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Five Big Seasons, One Great Show: A Great Box Set For Newbies, But Nothing New If You Own Individual Seasons
on September 23, 2011
Quick take: If you own the other four seasons on DVD, just buy the fifth independently.
Long take: For five glorious (and sometimes frustrating) seasons, HBO's "Big Love" took polygamy family drama to new heights. While not always perfect, this show boasted some of the strongest and most underrated performances that you're likely to encounter and challenged the conventions of familial obligations and acceptance. As a long time fan, I recognize that the show could be uneven. I'm not one of those people who think that as long as you like or watch a show, it automatically ranks as five stars. Different seasons can vary in quality, and while "Big Love" had its share of growing pains--it never lacked heart or conviction. Playing with diverse elements including family drama, comedy, suspense, politics, religion, and everything in between--the show became benchmark must-see television as a savvy and sophisticated adult soap opera.
I'm not going to dissect the plot of "Big Love" over five years from 2006 through 2011. At its core, however, it is the tale of Bill Henrickson and his three wives Barb, Nicki, and Margene dealing with the trials and tribulations inherent in living a polygamist lifestyle in contemporary America. Played by Bill Paxton, Jeanne Tripplehorn, Chloe Sevigny, and Ginnifer Goodwin respectively--this primary quartet is reason enough to accord the show the highest rating possible. The fact that none of these stars was EVER nominated for an Emmy Award is perhaps the biggest mystery in "Big Love" history. Tripplehorn in early seasons, Sevigny in middle seasons, and Paxton in later seasons all easily deserved nominations. Heck, while I'm no great fan of Sevigny, her Nicki is an unforgettable character creation and was two years running my favorite performance on TV (she won a 2010 Golden Globe). Also inexplicably excluded from Emmy competition was the great Harry Dean Stanton as one of the best villains in modern television. The only Emmy acting nominations the show received were in the Guest category where Bruce Dern (as Bill's ne'r-do-well father), Mary Kay Place (as Nicki's manipulative mother), Sissy Spacek (as an unscrupulous political lobbyist), and Ellen Burstyn (as Barb's disapproving mother) got nods through the years. Also invaluable to the show was Grace Zabriskie as Bill's mom. I could go on all day about the extended cast, but there's not enough time for everyone.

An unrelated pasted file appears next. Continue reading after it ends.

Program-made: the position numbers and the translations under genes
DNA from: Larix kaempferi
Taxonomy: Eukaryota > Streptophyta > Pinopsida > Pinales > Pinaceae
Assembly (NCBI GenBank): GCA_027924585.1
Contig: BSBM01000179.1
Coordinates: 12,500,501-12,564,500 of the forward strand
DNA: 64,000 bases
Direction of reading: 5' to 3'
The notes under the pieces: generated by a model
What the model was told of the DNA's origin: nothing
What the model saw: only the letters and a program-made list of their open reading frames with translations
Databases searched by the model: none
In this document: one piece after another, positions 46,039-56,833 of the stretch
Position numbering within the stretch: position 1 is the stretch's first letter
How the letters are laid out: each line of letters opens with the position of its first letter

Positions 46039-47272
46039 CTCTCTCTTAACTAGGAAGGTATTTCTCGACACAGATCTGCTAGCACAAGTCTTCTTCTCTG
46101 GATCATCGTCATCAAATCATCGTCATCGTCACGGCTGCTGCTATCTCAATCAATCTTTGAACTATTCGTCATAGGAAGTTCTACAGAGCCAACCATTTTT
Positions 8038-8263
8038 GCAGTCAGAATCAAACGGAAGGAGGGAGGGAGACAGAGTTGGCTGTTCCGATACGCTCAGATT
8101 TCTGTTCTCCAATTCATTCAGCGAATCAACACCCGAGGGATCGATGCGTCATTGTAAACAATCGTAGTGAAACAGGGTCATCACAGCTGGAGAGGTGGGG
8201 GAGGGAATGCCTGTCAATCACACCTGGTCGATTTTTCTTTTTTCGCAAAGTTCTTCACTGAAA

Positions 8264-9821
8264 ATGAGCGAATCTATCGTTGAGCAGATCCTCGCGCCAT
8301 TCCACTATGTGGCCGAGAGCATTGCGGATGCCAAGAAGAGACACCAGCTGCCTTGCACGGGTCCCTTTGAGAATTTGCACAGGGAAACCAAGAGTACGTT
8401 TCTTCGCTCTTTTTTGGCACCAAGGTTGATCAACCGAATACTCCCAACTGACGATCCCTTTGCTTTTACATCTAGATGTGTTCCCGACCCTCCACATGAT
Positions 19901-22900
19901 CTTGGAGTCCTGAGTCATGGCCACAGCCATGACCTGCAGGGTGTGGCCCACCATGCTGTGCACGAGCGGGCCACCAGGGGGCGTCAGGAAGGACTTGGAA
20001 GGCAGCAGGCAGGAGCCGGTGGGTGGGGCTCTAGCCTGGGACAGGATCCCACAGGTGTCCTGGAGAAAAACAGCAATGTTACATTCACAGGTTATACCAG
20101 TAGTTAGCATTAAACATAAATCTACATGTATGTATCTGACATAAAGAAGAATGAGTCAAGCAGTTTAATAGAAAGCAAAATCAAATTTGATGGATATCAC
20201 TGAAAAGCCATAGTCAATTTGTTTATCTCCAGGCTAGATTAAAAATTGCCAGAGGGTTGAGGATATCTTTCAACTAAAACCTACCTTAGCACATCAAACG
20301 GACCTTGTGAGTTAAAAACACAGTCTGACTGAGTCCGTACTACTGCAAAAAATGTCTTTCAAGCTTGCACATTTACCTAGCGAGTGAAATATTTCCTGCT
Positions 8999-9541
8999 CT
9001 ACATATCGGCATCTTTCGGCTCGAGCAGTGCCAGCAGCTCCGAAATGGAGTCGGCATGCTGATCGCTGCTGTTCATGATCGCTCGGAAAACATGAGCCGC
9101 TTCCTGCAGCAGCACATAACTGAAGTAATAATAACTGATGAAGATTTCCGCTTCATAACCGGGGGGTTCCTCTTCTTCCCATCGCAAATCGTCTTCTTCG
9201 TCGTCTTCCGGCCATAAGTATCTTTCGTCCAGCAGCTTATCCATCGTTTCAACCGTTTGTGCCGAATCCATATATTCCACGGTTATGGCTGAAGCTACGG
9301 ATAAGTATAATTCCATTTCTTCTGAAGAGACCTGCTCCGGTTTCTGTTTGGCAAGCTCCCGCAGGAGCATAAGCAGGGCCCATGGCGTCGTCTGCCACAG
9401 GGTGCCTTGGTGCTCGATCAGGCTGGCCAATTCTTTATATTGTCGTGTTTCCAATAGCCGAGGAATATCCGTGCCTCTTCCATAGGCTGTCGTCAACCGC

If I were to break down the seasons to my personal perspective, they would look something like this:
Season One (12 episodes): 4 Stars. A provocative beginning that was finding its footing. Had yet to capitalize on the family dynamic that would prove so irresistible in following seasons.
Season Two (12 episodes) and Season Three (10 episodes): 5 Stars. Returning, in my opinion, as the year's most improved drama for its second season--these two years were a fine balance of storylines and big ideas. The central relationships are solidified in perfect harmony and the performances are among the best on television.
Season Four (9 episodes): 3 Stars. A cluttered and overstuffed year in which far too much was going on. I call it everything-but-the-kitchen-sink plotting. Some realistic, some outrageous--it is easily the series weakest year, but it is still eminently watchable.
Season Five (10 episodes): 4 1/2 stars. A fitting and powerful end that brings the clan together in defiance. Eliminating many of the extraneous plot threads of the previous season, this brought the focus back to family. A solid and memorable ending to a landmark series.
The Complete Series DVD is bringing all the previous years together into one set, of course. All of the original extras included on individual seasons will be provided with NO additional supplements. Season Five (which is being released separately on the same day) will have a Special Feature called "Inside The Episode" which will have insight from the show's creators about each episode in this season. If you already own the other four seasons of "Big Love," there is no particular reason to invest in the set--just buy the last year. If, however, you are a newbie to the show--it receives my wholehearted recommendation. Bye, Bye Henricksons--you will be missed! KGHarris, 9/11.